Newsline for October 25, 2006

“Hear, my child, and be wise, and direct your mind in the way.” — Proverbs 23:19


1) Trust is created to help preserve John Kline homestead.
2) Brethren Volunteer Service Unit 272 begins work.
3) Atlantic Northeast District Conference meets on ‘Together’ theme.
4) MAX supports denominational wellness ministry.
5) Colorado Brethren and Mennonite youth join for retreat.
6) Brethren bits: Remembrances, personnel, job openings, and more.


7) Jeff Lennard hired as Brethren Press director of marketing and sales.


8) First-ever National Junior High Conference planned for next June.


9) New video reviews work of Brethren Service after WWII.

The editor’s sincere apologies that this issue of Newsline is appearing late. To receive Newsline by e-mail or to unsubscribe, go to http://listserver.emountain.net/mailman/listinfo/newsline. For more Church of the Brethren news, go to www.brethren.org, click on “News” to find a news feature, more “Brethren bits,” and links to Brethren in the news, photo albums, and the Newsline archive.

A report from the Church of the Brethren General Board’s fall meeting is planned as a Newsline Special, to appear early next week. At the Oct. 20-23 meeting, the board set a 2007 budget, issued a pastoral letter responding to immigration issues, considered a paper on stem cell research, considered a recommendation on Christian Churches Together in the USA, and received a report about the Sudan mission initiative and an interim report from a committee exploring options for the Brethren Service Center, among other business.

1) Trust is created to help preserve John Kline homestead.

A John Kline Homestead Preservation Trust has been created in hopes of preserving the home of Elder John Kline, a leader of the Brethren during the Civil War. The trust’s steering committee is holding a meeting Nov. 11 at 2 p.m. at nearby Linville Creek Church of the Brethren in Broadway, Va., to determine whether there is widespread interest among the Brethren to preserve the homestead.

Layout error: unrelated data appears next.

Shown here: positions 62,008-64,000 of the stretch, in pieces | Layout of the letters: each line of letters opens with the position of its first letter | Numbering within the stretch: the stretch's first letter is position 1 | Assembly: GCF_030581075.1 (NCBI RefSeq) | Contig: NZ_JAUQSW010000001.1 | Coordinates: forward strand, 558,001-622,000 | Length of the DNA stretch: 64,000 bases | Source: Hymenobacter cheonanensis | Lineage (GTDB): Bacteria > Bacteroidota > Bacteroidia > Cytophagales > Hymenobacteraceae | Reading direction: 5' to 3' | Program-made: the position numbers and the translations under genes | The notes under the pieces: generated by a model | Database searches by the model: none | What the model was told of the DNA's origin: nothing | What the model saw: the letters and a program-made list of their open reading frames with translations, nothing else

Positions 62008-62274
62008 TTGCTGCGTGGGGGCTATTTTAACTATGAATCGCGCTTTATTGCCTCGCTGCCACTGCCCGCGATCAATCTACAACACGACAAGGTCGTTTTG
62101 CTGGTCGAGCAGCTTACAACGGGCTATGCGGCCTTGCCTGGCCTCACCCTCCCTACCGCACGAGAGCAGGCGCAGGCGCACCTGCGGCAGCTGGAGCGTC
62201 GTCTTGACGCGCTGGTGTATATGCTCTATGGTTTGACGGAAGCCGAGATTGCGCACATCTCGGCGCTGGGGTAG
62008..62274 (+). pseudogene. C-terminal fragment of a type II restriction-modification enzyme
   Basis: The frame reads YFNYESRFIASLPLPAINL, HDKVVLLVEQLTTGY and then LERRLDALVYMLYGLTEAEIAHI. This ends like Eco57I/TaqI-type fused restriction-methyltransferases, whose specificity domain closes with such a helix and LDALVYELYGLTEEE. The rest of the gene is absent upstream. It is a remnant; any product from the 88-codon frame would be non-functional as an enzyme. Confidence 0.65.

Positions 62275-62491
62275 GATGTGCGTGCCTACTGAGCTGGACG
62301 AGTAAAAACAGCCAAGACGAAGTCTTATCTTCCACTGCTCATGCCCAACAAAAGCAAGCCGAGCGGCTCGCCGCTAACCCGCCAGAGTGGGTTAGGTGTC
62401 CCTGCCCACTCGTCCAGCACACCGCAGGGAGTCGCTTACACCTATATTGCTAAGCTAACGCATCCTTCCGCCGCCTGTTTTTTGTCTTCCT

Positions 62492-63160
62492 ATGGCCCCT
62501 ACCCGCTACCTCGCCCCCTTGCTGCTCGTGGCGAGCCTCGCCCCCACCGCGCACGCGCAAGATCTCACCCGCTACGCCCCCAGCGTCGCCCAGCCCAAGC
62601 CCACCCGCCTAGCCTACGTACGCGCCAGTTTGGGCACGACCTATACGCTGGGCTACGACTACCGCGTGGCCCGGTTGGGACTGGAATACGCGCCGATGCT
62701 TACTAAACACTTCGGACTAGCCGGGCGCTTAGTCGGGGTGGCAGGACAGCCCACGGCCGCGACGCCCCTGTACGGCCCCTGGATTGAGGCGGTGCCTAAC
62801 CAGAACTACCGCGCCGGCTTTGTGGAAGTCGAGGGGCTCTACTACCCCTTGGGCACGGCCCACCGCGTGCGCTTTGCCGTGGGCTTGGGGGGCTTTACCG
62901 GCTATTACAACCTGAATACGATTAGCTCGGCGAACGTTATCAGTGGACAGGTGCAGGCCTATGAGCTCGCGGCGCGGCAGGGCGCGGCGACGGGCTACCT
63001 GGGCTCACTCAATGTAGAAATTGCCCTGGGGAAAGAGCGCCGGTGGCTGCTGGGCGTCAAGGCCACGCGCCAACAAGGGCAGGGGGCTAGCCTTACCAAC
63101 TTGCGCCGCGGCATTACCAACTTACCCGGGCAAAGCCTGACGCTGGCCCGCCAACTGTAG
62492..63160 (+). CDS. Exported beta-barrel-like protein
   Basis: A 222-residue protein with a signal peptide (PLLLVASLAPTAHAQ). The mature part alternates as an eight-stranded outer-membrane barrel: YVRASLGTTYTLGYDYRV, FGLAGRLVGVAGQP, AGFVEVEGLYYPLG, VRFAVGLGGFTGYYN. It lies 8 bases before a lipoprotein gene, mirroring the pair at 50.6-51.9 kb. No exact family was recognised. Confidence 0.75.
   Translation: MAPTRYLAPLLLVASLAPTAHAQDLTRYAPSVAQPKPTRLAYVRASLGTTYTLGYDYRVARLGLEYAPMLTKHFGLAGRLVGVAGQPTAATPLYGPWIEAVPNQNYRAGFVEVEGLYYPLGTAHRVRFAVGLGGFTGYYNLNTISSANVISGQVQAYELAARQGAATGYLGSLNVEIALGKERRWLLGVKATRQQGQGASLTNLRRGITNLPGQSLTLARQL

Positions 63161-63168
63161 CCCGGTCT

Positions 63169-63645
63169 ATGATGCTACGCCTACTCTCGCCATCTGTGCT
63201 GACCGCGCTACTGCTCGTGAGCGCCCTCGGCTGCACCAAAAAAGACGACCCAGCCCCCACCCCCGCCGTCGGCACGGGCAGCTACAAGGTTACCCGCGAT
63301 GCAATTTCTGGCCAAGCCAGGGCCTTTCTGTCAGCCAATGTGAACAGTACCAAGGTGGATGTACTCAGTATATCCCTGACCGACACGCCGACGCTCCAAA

The historic home has recently become available for purchase. The home was owned and occupied by a Mennonite family for seven generations, and now the family proposes to sell the property, according to a letter from the temporary steering committee.

Local Brethren leaders have formed the trust to consider plans for preserving the remaining 10 acres of the original John Kline farm, according to Linville Creek pastor Paul Roth. They have extended their right of first refusal to a Mennonite financial institution (Park View Federal Credit Union) of Harrisonburg, Va., as an initial effort to keep the property from being sold to developers.

At the Nov. 11 gathering, the agreement with the credit union to purchase some four acres of the homestead–including the 1822 house, spring house/summer kitchen, smoke house, and carriage house–on behalf of the Brethren will be shared. The credit union plans to construct a branch office on an acre of the southwest corner of the land in future years. The remaining five-plus acres will be negotiated for purchase at a later time, Roth said.